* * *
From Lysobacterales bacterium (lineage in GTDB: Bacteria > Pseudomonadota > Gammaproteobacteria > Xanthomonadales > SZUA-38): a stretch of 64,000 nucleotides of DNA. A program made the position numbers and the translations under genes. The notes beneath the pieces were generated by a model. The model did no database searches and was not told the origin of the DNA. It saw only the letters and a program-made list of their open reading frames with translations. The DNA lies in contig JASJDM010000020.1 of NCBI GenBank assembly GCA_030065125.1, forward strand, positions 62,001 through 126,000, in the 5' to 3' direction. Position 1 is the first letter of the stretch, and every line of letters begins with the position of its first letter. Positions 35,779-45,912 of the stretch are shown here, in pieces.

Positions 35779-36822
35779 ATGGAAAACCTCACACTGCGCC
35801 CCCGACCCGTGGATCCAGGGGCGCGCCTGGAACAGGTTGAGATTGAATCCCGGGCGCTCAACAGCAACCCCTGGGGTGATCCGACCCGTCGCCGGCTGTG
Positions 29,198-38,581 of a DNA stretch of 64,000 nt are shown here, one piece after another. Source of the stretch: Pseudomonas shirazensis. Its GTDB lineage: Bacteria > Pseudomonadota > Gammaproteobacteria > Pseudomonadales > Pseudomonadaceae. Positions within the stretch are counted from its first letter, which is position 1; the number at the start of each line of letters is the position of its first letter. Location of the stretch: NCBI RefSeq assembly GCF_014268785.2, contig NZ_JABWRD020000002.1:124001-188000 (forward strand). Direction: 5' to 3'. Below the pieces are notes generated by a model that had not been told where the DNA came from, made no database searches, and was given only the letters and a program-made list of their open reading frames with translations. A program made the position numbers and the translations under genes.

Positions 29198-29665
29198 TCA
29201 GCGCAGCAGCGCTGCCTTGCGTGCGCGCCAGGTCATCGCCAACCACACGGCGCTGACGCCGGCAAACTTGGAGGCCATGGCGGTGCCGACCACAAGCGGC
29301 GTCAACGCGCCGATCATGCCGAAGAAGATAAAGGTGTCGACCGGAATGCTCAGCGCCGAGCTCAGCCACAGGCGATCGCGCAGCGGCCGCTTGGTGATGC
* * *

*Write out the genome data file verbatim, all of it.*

From Lysobacterales bacterium (lineage in GTDB: Bacteria > Pseudomonadota > Gammaproteobacteria > Xanthomonadales > SZUA-38): a stretch of 64,000 nucleotides of DNA. A program made the position numbers and the translations under genes. The notes beneath the pieces were generated by a model. The model did no database searches and was not told the origin of the DNA. It saw only the letters and a program-made list of their open reading frames with translations. The DNA lies in contig JASJDM010000020.1 of NCBI GenBank assembly GCA_030065125.1, forward strand, positions 62,001 through 126,000, in the 5' to 3' direction. Position 1 is the first letter of the stretch, and every line of letters begins with the position of its first letter. Positions 35,779-45,912 of the stretch are shown here, in pieces.

Positions 35779-36822
35779 ATGGAAAACCTCACACTGCGCC
35801 CCCGACCCGTGGATCCAGGGGCGCGCCTGGAACAGGTTGAGATTGAATCCCGGGCGCTCAACAGCAACCCCTGGGGTGATCCGACCCGTCGCCGGCTGTG
Positions 29,198-38,581 of a DNA stretch of 64,000 nt are shown here, one piece after another. Source of the stretch: Pseudomonas shirazensis. Its GTDB lineage: Bacteria > Pseudomonadota > Gammaproteobacteria > Pseudomonadales > Pseudomonadaceae. Positions within the stretch are counted from its first letter, which is position 1; the number at the start of each line of letters is the position of its first letter. Location of the stretch: NCBI RefSeq assembly GCF_014268785.2, contig NZ_JABWRD020000002.1:124001-188000 (forward strand). Direction: 5' to 3'. Below the pieces are notes generated by a model that had not been told where the DNA came from, made no database searches, and was given only the letters and a program-made list of their open reading frames with translations. A program made the position numbers and the translations under genes.

Positions 29198-29665
29198 TCA
29201 GCGCAGCAGCGCTGCCTTGCGTGCGCGCCAGGTCATCGCCAACCACACGGCGCTGACGCCGGCAAACTTGGAGGCCATGGCGGTGCCGACCACAAGCGGC
29301 GTCAACGCGCCGATCATGCCGAAGAAGATAAAGGTGTCGACCGGAATGCTCAGCGCCGAGCTCAGCCACAGGCGATCGCGCAGCGGCCGCTTGGTGATGC